1. 14

                                                  We aren’t weakening their positions by engaging in the exact tactics they accuse us of, and, what’s more, we are setting precedent that probably is going to be abused.

                                                  The point of the parent is that they will accuse others of any tactic (and exactly that can be found in relevant playbooks). Opposition is an important democratic property and refusal of support is a the most basic and important form of opposition. And that’s precisely what that strategy aims for.

                                                  Following that demand is just as good as dropping dead.

                                                  1. 17

                                                    We aren’t weakening their positions by engaging in the exact tactics they accuse us of

                                                    You absolutely weaken their positions! No platforming is a patently effective way to deny people the ability to spread a fascist message with ease.

                                                    Nobody is saying you are forbidden to print your neonazi newspaper, just that the printing press in town will politely decline your business and the community won’t let you set up your table in the farmers market. Go try to pass it out on the street if you want. If you want to spread your message, we won’t make it easy, you’re going to have to add your own effort & money to the mix.

                                                    More concretely, 8chan didn’t get null routed: a business decided that it was within their best business interests to decline to take money from a web site linked to multiple fascist terrorist attacks. Another business, one willing to attract a similar clientele will likely extend their service. I find it strange that so many capitalists all over the internet are wringing their hands over this… it’s what the system demands, right?

                                                    we are setting precedent that probably is going to be abused

                                                    Oh mate, the next time you see coverage of BLM protesting police brutality, people marching against ICE, or a counter protest against the KKK, take a look at the pictures the media puts out: see who is holding riot shields and tear gas guns and which group they’re pointed at.

                                                    The state - not just private enterprise - has favored certain categories of speech over others for over a century. In some cases it has been direct, by passing laws that criminalize membership in certain named organizations, and in other cases indirectly through the use of “investigative committees”, surveillance and support of oppositional groups.

                                                    1. 10

                                                      We aren’t weakening their positions by engaging in the exact tactics they accuse us of

                                                      Deplatforming hate groups literally weakens their position. It’s not only acceptable but ethically responsible to do so. Or even ethically necessary: sunlight is not always the best disinfectant.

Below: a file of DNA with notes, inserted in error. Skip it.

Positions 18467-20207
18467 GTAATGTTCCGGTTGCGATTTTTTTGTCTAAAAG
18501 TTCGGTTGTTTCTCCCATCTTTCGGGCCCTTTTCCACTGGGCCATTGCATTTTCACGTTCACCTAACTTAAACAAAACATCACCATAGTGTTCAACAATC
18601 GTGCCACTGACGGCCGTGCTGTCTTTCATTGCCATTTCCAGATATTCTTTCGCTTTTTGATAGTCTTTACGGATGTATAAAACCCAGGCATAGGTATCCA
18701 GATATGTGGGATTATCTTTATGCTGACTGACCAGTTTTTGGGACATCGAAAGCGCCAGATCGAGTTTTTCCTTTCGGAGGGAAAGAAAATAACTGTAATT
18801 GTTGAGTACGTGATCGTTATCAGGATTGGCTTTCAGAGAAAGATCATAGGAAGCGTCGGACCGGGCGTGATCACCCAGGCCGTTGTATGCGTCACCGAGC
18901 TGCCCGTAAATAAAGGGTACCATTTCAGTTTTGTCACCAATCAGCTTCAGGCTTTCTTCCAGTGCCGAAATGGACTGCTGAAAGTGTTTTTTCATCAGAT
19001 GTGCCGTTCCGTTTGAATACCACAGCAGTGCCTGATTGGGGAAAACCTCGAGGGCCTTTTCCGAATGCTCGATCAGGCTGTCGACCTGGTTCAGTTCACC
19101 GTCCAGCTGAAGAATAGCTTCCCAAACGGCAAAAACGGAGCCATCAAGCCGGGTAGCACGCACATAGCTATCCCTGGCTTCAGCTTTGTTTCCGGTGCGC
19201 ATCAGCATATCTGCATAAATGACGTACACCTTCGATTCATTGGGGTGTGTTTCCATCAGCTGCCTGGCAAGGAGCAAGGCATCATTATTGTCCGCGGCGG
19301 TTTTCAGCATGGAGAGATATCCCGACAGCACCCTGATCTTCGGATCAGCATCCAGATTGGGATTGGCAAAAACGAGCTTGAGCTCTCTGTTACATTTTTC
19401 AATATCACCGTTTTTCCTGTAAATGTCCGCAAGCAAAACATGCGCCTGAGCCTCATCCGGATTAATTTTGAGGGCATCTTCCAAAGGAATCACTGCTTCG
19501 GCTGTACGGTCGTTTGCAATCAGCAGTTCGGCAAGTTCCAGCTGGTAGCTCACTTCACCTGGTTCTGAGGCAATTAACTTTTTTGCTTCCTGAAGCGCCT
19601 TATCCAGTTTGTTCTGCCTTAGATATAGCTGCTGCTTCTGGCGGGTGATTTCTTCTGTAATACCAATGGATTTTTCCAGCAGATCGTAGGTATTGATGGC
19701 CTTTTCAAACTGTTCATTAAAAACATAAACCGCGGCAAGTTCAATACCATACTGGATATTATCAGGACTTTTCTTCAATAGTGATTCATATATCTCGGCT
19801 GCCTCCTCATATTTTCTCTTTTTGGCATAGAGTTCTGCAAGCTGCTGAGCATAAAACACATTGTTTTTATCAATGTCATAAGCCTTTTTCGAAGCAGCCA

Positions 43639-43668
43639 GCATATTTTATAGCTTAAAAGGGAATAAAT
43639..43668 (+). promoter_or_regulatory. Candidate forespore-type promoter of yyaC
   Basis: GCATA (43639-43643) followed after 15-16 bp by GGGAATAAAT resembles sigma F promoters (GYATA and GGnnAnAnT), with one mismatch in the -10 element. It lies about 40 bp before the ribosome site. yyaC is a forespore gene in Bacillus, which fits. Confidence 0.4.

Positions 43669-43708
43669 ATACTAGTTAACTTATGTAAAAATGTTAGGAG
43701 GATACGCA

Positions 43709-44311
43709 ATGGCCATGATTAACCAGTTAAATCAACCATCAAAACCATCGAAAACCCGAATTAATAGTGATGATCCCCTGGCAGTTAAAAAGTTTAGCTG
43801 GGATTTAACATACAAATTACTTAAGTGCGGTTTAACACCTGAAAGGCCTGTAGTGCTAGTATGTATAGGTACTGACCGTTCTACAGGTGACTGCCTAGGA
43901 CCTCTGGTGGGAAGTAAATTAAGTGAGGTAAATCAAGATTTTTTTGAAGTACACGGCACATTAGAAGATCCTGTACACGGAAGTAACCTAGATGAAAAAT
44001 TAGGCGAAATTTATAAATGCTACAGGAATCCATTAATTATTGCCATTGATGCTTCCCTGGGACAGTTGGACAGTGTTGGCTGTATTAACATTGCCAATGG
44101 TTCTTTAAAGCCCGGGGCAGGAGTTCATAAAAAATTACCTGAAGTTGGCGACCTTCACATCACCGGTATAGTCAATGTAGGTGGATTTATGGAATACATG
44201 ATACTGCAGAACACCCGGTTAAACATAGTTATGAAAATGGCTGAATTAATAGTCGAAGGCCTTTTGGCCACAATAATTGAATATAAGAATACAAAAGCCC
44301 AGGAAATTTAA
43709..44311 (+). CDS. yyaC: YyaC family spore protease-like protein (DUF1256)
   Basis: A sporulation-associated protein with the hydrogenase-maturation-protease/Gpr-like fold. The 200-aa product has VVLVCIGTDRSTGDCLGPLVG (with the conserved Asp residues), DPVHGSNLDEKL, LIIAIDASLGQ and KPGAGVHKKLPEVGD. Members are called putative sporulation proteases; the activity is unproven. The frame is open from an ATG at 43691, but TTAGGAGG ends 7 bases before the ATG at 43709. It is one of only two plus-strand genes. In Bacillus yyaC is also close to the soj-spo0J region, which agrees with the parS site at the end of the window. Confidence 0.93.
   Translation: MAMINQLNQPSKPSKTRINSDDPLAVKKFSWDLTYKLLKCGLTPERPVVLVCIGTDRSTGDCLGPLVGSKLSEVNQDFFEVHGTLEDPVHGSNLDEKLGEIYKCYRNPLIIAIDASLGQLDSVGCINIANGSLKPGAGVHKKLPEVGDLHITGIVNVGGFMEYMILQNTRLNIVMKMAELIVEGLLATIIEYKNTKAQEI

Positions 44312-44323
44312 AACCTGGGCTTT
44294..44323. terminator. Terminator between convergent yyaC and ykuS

2. 2

                                                      Yes! Also, these arguments ignore that there’s also a tangible effect: labor that needs to be invested to build the features yourselves.

                                                    3. 4

                                                      Google delisted 8chan a long time ago because people kept (keep?) posting child exploitation images in there.

                                                    4. -1

                                                      Wow, be careful on that slippery slope! They should really put up a caution sign or something…

                                                      1. 5

                                                        …slippery slope? A quote from a later comment on this post…

                                                        MasonJar avatar MasonJar 1 hour ago | link |

                                                        Uhhh guys, seems to be a bit of an update on this, but it seems that the free-speech-absolutist CDN BitMitigate, which took over 8chan’s service and was also serving DailyStormer, was just taken down by its upstream provider, Voxility. Is this getting disturbing to anybody yet? If you’re okay with a website that doesn’t censor opinions you don’t like being dropped by companies providing services to it, are you also okay with an internet service provider being dropped by its upstream provider because it refuses to terminate services to that website?

                                                        1. 3

                                                          I don’t see how this outcome has anything to do with the alarmism of the parent post.

                                                          And, although you didn’t ask:

                                                          Are you also okay with an internet service provider being dropped by its upstream provider because it refuses to terminate services to that website?

                                                          Yes, absolutely: this was a good and correct maneuver by the upstream provider.

                                                          1. 2

                                                            I replied to the comment in question here:

                                                            https://lobste.rs/s/j72cp9/terminating_service_for_8chan#c_pgcwks